A brace of barbel from the Severn (barbel article, entry 214)

I’ve been quite busy work-wise lately, but one thing I always do is ensure that I allocate time to go fishing. Like many people, I could find enough worthwhile activity to fill my working week twice over, but I am always focused on the fact that ‘I work to live, not live to work’. I am very fortunate though in that I really enjoy what I do, which is more of a calling than a job really. I am a minister of a church and also the director of a charity that works in Africa, so both are very fulfilling and rewarding.

 The downside though is that I pretty much give my time freely. Not that I am complaining, as it is my own choice and I’m old enough to know what I am doing. Many years ago, my wife and I made the decision that we wanted to do something with our lives that would really make a difference in the world in which we live. And so that was the path that we began to walk, and I can honestly say that neither of us has a single regret. The benefit as far as my angling is concerned is that I do have a lot more flexibility than the average man.

 So setting off for the River Severn on a midweek afternoon, it was hardly surprising that I had the whole stretch to myself. With no other car on the car park, I had a couple of miles of water to choose from. Some people complain about how busy certain venues are, and that is definitely the case in some places, but if it’s peace and quiet that you want, then there are plenty of options to choose from. The only disturbance I encountered on this session was when a group of about twenty goosanders drifted downstream; and once they realised that I was there, a commotion ensued as they all took off in flight.

 

The river, although we had experienced some rain over the previous day, was at a normal summer level. The swim I chose was one I had fished before, and where I had actually caught something, which is important when you’re going through a fairly lean period. Not that I am motivated simply by catching fish, but the bottom line is that we do go fishing to catch. And I couldn’t have got off to a better start, as within five minutes, the rod tip pulled round and I was playing a barbel.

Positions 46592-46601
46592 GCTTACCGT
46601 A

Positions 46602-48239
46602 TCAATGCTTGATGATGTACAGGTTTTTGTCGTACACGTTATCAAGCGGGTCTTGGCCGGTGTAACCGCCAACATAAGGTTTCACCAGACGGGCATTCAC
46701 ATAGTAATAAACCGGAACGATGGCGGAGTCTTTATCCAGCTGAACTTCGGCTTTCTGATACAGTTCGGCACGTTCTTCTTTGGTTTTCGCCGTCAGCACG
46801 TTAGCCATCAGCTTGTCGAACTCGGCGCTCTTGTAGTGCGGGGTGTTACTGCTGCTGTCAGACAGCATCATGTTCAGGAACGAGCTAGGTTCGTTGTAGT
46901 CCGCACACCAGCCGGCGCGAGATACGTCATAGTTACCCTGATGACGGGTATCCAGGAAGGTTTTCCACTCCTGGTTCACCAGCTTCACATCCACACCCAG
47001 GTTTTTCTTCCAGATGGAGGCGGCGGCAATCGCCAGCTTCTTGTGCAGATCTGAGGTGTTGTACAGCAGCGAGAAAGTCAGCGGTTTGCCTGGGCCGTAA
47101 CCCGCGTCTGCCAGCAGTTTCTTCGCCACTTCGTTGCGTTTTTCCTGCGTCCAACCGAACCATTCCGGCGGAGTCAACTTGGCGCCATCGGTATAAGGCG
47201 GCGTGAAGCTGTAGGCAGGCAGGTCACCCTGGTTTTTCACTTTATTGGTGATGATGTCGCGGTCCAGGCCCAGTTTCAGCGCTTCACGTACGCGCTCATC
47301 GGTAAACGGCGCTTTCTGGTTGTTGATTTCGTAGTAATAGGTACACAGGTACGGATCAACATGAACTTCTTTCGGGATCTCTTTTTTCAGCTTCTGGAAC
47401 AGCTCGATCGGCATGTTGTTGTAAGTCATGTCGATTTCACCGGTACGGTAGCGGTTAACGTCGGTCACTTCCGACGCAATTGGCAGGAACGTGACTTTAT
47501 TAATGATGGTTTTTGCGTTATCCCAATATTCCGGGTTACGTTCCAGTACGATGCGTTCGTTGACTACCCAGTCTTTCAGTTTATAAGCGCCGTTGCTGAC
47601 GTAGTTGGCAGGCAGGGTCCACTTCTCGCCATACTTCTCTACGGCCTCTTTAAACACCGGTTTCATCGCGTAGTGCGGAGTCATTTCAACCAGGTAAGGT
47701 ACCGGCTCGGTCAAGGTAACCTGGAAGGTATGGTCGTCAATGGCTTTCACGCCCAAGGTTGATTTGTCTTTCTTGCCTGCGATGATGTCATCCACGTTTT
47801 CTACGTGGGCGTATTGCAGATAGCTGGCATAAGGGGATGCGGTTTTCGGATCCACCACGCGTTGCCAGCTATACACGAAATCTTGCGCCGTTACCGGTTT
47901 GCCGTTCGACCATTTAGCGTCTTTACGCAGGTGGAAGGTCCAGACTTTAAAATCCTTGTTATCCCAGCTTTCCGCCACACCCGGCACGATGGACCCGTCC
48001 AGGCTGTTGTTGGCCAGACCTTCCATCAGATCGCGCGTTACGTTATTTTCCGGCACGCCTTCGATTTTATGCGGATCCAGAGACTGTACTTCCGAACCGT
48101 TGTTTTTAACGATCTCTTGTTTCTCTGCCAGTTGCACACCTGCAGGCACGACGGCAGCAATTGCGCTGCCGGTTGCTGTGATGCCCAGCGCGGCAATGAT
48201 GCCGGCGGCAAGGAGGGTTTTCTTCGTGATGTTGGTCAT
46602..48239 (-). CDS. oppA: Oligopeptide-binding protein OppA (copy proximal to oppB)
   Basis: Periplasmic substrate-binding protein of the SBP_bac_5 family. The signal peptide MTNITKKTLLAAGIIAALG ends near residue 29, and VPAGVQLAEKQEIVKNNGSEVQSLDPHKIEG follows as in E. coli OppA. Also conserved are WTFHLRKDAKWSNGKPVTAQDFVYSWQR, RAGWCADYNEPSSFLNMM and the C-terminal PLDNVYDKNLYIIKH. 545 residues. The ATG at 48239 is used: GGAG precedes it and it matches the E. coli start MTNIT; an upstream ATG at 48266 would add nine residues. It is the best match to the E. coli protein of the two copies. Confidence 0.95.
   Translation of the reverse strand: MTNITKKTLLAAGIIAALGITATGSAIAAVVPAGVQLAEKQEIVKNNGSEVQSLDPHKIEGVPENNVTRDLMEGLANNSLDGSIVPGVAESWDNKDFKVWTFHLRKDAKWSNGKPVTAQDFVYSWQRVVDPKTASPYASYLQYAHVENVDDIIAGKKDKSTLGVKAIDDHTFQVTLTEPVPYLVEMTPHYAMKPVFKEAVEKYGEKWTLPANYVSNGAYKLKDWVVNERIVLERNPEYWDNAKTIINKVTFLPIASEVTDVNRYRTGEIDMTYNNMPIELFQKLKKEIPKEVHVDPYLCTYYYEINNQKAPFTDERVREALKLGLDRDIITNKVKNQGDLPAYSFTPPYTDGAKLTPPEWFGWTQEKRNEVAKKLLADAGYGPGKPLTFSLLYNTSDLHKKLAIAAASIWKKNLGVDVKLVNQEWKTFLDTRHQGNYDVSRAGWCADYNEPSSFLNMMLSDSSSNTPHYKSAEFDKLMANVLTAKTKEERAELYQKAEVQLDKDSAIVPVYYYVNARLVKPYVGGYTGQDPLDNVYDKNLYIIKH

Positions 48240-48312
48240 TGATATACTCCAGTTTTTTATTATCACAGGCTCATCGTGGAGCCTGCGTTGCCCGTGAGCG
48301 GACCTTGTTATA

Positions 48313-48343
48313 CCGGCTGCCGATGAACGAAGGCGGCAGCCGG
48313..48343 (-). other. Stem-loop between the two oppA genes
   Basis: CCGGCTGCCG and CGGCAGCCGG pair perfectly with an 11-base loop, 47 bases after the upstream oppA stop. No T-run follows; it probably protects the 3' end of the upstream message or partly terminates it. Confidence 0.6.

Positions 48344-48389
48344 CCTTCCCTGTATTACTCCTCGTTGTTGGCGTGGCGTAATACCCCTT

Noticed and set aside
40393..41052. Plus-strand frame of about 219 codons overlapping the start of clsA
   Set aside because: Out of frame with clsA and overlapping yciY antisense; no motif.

One accusation that you could never level at the barbel is that it doesn’t fight. They will always give of their best and that’s why they need to be rested properly before returning back to the river. You hear criticism of anglers because they return barbel too soon, and you hear others moaning because they weren’t returned quickly enough! My advice is to play on the safe side, and if you need to rest the fish in the folds of the keepnet in the margins, as long as the fish is in water and is upright and comfortable in that respect, then go ahead and let it recover, always keeping an eye on it of course.

 

The problem with angling – and barbeling has more than its fair share – is that it is full of people who have ulterior motives. Mind you, we are talking about fallen human nature, so it’s not barbel fishing that is the real problem, but issues such as jealousy, resentment, bitterness and so on. And it’s not exclusive to our pastime either. Some time back I lost my pet ferret and so visited a number of ferret forums to post a message. You wouldn’t believe the nastiness that existed on them between people. I don’t know about you, but that sort of stuff turns me off completely.

 I had one more barbel from the Severn, a fish slightly smaller than the previous one, but just as energetic in the fight. By now it was almost dark, something that is happening earlier now that we head towards September. I tend to think of the seasons as quarters of the year, and so with summer beginning in June, that means autumn is almost upon us. Before we know it we will be wrapped up in our winter woollies watching a quiver tip in the dark at 4.00 pm waiting for a chub to put in an appearance. I think that most definitely the older we get, the more life seems to fly by. This is all the more reason for focusing on positives, as opposed to stuff that only drags us down if we take it on board in our lives.

(Originally published August 2007)

 

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